“My best friend, Mitch, he gives these speeches about how when he grew up, no one thought he would walk, no one thought he would run. To watch his growth to go from someone who was super shy, who couldn’t do things for himself to now he plays sports and make friends with everyone.”
Mitch Bonar was born with cerebral palsy. He loved sports but had trouble making friends. He was bullied at school, found refuge in video games and became withdrawn until he joined Special Olympics.
“He’s the most social person I’ve ever met,” Abel says. “He just loves everyone the same. To go from being that kid who went through all that adversity to have that outlook on life is just absolutely amazing.”
Abel and Bonar, who went to school in Noblesville, graduated in 2015. While Abel was going on to play college basketball at Purdue, Bonar was losing his opportunities.
“He loved Play Unified and he was sad to be leaving high school,” Abel says. “He could still do Special Olympics, but it’s so different representing your school.”
In order to participate in the Special Olympics Global Youth Leadership Summit at the World Games, Abel had to pitch an idea. So the two worked together on a solution that could keep both of them involved in unified sports.
“So we came up with this idea of a Play Unified event that would be at colleges that would bring local athletes who lived nearby who would love to play unified sports, but they’re no longer high school age,” Abel says.
The idea was, with enough growth, the event could filter into supporting a unified intermural team that would play other colleges.
“So in the SEC, they have flag football,” Abel says. “They make it a pretty big deal. They have it televised. So I was like, Big Ten is basketball and basketball’s my sport. So we pitched this idea of doing a Play Unified basketball tournament that would get the athletes here involved, get the fraternities and sororities here involved.”
Abel’s event drew only a handful of athletes the first year. It doubled in size the next year. And tripled in size this year.
“I gave her this wonderful opportunity to get involved with something she didn’t know anything about,” Lonzo says. “That little spark has turned into this flame. It’s burned with a passion for the last seven years.”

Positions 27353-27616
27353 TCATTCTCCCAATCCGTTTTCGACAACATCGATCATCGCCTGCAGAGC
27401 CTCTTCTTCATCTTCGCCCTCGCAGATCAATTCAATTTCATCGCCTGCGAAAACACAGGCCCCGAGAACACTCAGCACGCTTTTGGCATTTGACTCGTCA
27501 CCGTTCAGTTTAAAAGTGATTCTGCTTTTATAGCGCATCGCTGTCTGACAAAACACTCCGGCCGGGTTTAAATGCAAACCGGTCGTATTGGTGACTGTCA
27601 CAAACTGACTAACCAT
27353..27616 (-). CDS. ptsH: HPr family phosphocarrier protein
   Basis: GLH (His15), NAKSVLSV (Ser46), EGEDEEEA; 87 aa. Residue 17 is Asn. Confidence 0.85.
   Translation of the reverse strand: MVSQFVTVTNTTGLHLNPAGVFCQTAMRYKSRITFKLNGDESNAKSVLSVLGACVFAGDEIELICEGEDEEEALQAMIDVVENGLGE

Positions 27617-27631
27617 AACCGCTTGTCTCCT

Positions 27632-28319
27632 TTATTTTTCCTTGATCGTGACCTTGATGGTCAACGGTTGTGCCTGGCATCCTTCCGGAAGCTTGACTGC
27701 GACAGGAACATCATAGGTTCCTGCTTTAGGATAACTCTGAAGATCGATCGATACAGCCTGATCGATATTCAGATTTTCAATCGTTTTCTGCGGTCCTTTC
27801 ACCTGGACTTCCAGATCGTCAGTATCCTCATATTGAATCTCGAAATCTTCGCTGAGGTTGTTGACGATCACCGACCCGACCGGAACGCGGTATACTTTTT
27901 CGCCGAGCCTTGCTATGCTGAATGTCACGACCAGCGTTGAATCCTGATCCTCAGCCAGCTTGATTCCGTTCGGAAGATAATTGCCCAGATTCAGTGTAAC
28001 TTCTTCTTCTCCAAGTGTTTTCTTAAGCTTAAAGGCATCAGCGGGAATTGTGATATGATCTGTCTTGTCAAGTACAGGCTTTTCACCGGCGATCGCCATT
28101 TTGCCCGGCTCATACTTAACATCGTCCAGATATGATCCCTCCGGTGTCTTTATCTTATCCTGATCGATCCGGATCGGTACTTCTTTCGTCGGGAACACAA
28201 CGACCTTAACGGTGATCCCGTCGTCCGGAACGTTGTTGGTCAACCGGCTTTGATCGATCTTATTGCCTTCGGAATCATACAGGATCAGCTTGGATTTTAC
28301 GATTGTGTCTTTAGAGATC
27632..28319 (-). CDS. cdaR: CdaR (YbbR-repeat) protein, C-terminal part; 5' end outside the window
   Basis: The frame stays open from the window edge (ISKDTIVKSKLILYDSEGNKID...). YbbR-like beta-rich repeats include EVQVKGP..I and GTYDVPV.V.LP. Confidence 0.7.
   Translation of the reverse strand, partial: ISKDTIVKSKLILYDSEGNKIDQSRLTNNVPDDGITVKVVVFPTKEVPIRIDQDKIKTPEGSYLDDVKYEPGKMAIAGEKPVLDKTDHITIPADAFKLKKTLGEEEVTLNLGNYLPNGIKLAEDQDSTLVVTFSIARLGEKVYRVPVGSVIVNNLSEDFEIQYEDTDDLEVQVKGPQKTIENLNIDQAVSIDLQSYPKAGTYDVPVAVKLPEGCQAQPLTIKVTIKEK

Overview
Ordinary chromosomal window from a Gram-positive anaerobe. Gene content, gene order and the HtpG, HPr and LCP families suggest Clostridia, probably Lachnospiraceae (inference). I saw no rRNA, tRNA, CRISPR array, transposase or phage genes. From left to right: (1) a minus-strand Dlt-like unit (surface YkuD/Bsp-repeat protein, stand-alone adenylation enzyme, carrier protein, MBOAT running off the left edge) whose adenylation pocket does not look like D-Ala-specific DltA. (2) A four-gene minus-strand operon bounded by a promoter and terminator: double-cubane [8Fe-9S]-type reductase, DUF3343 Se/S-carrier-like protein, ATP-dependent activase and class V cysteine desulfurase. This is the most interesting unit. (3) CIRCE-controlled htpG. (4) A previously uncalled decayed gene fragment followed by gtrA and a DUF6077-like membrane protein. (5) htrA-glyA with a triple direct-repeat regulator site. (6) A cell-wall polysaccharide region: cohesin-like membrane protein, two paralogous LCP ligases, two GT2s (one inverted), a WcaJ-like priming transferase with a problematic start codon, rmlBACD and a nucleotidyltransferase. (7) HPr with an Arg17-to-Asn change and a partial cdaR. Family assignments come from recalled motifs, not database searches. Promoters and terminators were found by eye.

Abel and Lonzo hope to turn unified basketball into something more formal. Interest has grown on campus and Abel is often asked for advice when others host unified games.
“I think everyone I’ve met a Purdue,” Abel adds, “once they see it, are really behind it.”
Abel was always set on Purdue.
“Plan A was here. I didn’t have a Plan B,” Abel admits. “I was going to do anything to get there. I went to camp going into my junior year and they offered me this walk-on position. I took it without hesitation.”
Abel grew up in Carmel, Indiana, with two siblings: a sister, Sarah, and twin brother, Greg. Her parents, Robert and Deanna, are both accountants. Playing sports were part of their family activities for as long as Abel can remember.
“It’s what we did we did with our cousins and neighbors,” Abel remembers.
“When we were younger, I would play on Greg’s teams. When we played with his friends, he would say I had to play at their level because no one was going to take it easy on me. He always had my back but he always told me I had to earn it.”
Abel attended Purdue summer camps year after year. She made the varsity team as a freshman and was all-county as a senior. She was as good as or better than six teammates now playing Division I through Division III collegiate basketball, and could have accepted a scholarship to a number of mid-major schools. While some people questioned her hasty commitment, Abel never wavered.
“I’ve wanted to live my dream that I’ve had since I was 9. It was so much bigger than being the best player on a team.”
Special Olympics helped her see that sports was about more than having the best statistics. At the end of her sophomore season of high school, Abel ruminated about her role on the team. She was upset with her play and worried about the results. Then, she was invited to a Play Unified clinic at the Special Olympics leadership conference.
“I met all these athletes, learned about this new movement,” Abel recalls. “I saw these athletes who had the love for the game that I had but never had the opportunity to represent their schools. I had never heard anyone talk about sports like they did.”
Having a locker room to change in, riding to games on a bus full of your teammates – things she took for granted became more special. She entered her junior season caring more about her relationships with teammates than her play on the court.
“We get so bogged down in wins and losses, when it’s just about the journey.”
Being part of a Big Ten Conference program also gives Abel a platform to reach a mass audience with her endeavors.
“I was given a special opportunity to come here and I feel like repaying that. There’s a lot of kids who don’t get an opportunity to do what they love. There’s not many people who have the opportunity to live their dream like I do.”
Written by Jared Thompson, photography by Charles Jischke, feature video by Matt Tornquist